"Robert Pattinson is perfectly cast as Stock, a man adrift with an ex-wife from a teenage marriage and guilt filled about the young son he never sees.DeHaan doesn’t exactly resemble Dean so much as inhabit his Fifties hipster lingo, attitude and speech patterns.  As both men reveal their stories and discover a shared sense of loss, something beautiful happens.  LIFE is fairly low-key, yet it breathes with an honesty and an astuteness about a young man struggling to be an “artist” in a business where he’s warned and threatened to mind his manners, do what he’s told and basically not “think.”
Considering we’re living vicariously through Robert Pattinson’s Dennis Stock in Anton Corbijn’s ambitious biographical drama Life, we rely on our protagonist earning the trust of Hollywood icon and star James Dean, to be granted the fortune of getting beneath the surface of his subject, to allow the audience to do so themselves. What transpires is an absorbing insight into the life of one of the industry’s mot renowned, and elusive stars....Given the undeniable charm and charisma of Pattinson, there was always the fear that he would steal the show from his counterpart, and be perceived as the star. However such is his understated, subtle turn, it allows DeHaan to take on that very role, which, given he’s playing James Dean, simply has to be the case.
DeHaan and Pattinson are also both terrific, at once elegant and charismatic, yet equally uncomfortable in the skins they inhabit. Dean's ability to mirror the dilemmas of a disenfranchised generation of youngster made him a star and whilst DeHaan's performance is a little over-exaggerated, he still manages to capture that sense of relatable despondency. This also affords Pattinson time out of the spotlight in one of his strongest roles to date.
London Evening Standard:
Pattinson as the restlessly ambitious Stock is more edgy (you can’t help wishing he had been cast as Dean instead)
The two leads convince as actors; it’s the characters that are more of a problem. DeHaan method acts his way into the persona of a consummate method actor whose cool persona was partly a protective screen; his Dean is very much in the mould of the Dean remembered by his East Of Eden co-star Lois Smith, who once said: “He was a sweet, rustic person, but there was also this suspicious, taut, guarded young man”. Pattinson’s hangdog character is defined by an exchange in which, after Dean tells him he’s disappointed in him, he replies “you’re not the only one”.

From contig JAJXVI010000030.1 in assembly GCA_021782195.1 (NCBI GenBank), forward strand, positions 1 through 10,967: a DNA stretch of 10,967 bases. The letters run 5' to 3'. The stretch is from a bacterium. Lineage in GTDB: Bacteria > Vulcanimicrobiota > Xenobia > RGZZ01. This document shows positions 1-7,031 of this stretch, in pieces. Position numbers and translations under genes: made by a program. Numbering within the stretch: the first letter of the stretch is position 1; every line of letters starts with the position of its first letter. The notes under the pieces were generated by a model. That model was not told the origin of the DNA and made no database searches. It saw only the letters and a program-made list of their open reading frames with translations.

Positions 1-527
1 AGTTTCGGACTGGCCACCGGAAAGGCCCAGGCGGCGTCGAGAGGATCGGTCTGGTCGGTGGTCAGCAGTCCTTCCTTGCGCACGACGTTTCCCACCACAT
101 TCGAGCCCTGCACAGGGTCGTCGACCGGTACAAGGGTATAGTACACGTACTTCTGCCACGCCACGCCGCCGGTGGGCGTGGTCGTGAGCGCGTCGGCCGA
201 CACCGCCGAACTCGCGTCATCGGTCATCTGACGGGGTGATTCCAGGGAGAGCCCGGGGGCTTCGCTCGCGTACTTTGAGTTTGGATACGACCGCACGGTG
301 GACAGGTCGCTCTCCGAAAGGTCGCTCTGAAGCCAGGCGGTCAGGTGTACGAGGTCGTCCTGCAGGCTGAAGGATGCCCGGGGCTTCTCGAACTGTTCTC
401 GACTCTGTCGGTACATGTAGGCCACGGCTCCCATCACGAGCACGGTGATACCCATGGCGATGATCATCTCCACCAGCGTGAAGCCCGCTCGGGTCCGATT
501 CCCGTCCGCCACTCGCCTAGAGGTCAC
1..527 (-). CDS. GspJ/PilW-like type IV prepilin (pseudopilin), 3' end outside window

The Hollywood Reporter:
While Pattinson has endured a lot of gratuitous bashing post-Twilight, he gives arguably the most fully rounded performance here
review is bleh but I did wonder if anyone was going to muse about if Rob was in the role of Dean instead. It was something many of us thought when Rob was first cast and several media outlets during the casting announcement thought so as well.
Robert Pattinson in a sly turn as Dennis Stock...It’s the peculiarly moving, even subtly queer friendship between the two men that distinguishes “Life” from standard inside-Hollywood fare, while gorgeous production values and ace star turns make it a thoroughly marketable arthouse prospect...DeHaan and Pattinson enact this anti-romance beautifully, each man quizzically eyeing the other for leads and clues, while coyly retreating from scrutiny. Pattinson, adding to his post-“Twilight” gallery of sharp-cut screw-ups, brings intriguing layers of childish dysfunction to a character who is only ostensibly the straight man in the partnership.
Gone With The Movies:
For Robert Pattinson, his take on iconic photographer Dennis Stock is equally as impressive as he enters the world of Hollywood from the other side of the carpet (and at bottom). Spotting Dean's talent early, Stock, in the two-hour running time attempts to get photographs of Dean before fame kicks in. Deadlines, pressure and awkwardness soon mount-up, and Pattinson expertly presents it onto screen.
Dane DeHaan and Robert Pattinson shine in Anton Corbijn's low-key portrait of James Dean. (...) The underrated Pattinson is playing a cold fish here, and does a credible job getting inside Dennis’s aura of shifty desperation (...)